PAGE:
Most EU member states continue to issue “almost exclusively” national permits unless the applicant explicitly asks for the EU one, an evaluation of the directive has shown.

READ ALSO: Pensions in the EU: What you need to know if you’re moving country

This proposal is part of a package to “improve the EU’s overall attractiveness to foreign talent”, address skill shortages and facilitate integration in the EU labour market of people fleeing Ukraine. 

On 1 January 2021, 23.7 million non-EU nationals were residing in the EU, representing 5.3% of the total population. Between 2.25 to 3 million non-EU citizens move to the EU every year. More than 5 million people have left Ukraine for neighbouring states since the beginning of the war in February. 

Will these measures also apply to British citizens?

These measures also apply to British citizens, whether they moved to an EU country before or after Brexit. 

The European Commission has recently clarified that Britons living in the EU under the Withdrawal Agreement can apply for a long-term residence too.

As Britons covered by the Withdrawal Agreement have their residence rights secured only in the country where they lived before Brexit, the British in Europe coalition recommended those who need mobility rights to seek EU long-term residence status.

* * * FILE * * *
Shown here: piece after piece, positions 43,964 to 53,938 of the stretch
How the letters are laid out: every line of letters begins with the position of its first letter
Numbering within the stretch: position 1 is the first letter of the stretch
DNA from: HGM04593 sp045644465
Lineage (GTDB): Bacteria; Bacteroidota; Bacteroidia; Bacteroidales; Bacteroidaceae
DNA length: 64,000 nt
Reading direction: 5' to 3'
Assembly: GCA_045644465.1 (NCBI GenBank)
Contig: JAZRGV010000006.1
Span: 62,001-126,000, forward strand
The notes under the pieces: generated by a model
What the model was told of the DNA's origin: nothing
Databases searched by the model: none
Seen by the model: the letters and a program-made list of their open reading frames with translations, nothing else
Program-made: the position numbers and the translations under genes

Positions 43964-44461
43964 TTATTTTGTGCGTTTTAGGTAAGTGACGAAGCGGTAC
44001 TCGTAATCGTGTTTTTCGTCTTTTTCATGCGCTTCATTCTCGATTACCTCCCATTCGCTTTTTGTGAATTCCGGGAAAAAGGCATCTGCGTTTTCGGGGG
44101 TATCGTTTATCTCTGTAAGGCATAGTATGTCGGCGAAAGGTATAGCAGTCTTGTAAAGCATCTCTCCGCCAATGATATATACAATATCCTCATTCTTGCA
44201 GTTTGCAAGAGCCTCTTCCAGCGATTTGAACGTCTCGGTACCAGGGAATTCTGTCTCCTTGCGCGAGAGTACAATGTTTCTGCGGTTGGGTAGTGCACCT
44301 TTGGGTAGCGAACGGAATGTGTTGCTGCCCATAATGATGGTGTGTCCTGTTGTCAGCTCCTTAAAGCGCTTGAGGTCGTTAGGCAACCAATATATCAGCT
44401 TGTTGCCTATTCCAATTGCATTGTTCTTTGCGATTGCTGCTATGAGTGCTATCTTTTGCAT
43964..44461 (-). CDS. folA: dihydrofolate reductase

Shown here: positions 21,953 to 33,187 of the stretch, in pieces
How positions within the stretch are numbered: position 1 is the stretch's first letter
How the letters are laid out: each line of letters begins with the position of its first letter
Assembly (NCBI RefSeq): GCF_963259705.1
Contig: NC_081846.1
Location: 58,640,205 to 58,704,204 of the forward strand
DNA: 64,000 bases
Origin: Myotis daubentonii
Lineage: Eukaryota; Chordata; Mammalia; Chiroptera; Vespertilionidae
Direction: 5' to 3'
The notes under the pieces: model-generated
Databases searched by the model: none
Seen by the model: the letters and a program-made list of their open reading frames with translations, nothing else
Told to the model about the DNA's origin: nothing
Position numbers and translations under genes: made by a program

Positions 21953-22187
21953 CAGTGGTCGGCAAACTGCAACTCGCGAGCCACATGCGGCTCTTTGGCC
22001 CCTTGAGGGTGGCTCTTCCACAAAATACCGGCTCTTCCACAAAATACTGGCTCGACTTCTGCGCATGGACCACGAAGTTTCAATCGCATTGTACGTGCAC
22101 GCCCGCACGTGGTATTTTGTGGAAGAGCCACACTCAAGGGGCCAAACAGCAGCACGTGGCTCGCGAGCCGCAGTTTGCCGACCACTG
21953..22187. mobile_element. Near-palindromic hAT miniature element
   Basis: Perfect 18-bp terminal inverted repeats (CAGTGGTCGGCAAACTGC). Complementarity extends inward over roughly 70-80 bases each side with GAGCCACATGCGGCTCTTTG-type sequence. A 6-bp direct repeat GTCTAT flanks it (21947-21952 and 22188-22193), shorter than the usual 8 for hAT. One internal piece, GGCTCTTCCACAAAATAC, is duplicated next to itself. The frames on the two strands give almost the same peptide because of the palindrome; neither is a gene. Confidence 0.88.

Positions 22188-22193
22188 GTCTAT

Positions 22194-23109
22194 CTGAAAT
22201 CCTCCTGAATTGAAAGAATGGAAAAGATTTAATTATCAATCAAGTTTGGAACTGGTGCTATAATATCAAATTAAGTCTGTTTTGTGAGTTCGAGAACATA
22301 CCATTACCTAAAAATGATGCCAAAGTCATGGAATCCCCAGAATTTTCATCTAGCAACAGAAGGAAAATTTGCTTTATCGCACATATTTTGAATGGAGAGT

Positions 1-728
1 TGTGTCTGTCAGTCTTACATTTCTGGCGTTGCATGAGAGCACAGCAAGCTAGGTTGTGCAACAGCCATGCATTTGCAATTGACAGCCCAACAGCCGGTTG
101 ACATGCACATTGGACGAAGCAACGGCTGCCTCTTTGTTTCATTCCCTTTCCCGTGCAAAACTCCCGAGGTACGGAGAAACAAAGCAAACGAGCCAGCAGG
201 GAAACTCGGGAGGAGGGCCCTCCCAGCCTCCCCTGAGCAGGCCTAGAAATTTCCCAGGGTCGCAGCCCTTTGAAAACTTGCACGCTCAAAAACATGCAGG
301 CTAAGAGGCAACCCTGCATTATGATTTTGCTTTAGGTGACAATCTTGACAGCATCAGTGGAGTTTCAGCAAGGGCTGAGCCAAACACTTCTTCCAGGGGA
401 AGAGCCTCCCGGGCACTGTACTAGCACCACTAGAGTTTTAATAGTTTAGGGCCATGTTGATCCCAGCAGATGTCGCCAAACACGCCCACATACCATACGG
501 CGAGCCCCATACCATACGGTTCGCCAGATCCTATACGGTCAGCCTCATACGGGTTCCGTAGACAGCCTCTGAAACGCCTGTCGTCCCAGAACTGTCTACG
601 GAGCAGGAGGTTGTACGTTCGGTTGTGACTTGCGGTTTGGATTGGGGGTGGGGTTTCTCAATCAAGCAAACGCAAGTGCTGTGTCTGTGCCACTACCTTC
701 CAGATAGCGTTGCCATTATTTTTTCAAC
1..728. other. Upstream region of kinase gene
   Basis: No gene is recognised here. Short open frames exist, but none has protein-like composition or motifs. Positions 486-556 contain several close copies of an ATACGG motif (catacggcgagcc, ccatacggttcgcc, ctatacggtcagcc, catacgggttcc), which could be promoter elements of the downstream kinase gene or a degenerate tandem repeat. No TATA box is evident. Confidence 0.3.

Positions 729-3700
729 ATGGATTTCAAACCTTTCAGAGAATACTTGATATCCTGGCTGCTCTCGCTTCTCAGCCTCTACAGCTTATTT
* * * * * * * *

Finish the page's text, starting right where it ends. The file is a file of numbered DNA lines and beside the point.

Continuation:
These provisions do not apply in Denmark and Ireland, which opted out of the directive.

What happens next?

The Commission proposals will have to be discussed and agreed upon by the European Parliament and Council. This is made of national ministers, who decide by qualified majority. During the process, the proposals can be amended or even scrapped. 

In 2021, the European Parliament voted through a resolution saying that third-country nationals who are long-term residents in the EU should have the right to reside permanently in other EU countries, like EU citizens. The Parliament also called for the reduction of the residency requirement to acquire EU long-term residence from five to three years.

READ ALSO: COMPARE: Which EU countries grant citizenship to the most people?

EU governments will be harder to convince. However, presenting the package, Commission Vice-President for Promoting our European Way of Life, Margaritis Schinas, said proposals are likely to be supported because “they fit in a broader framework”, which represents the “construction” of the “EU migration policy”. 

National governments are also likely to agree because large and small employers face skill shortages, “especially in areas that are key to our competitiveness, like agri-food, digital, tourism, healthcare… we need people,” Schinas said.

The article is published in cooperation with Europe Street News, a news outlet about citizens’ rights in the EU and the UK.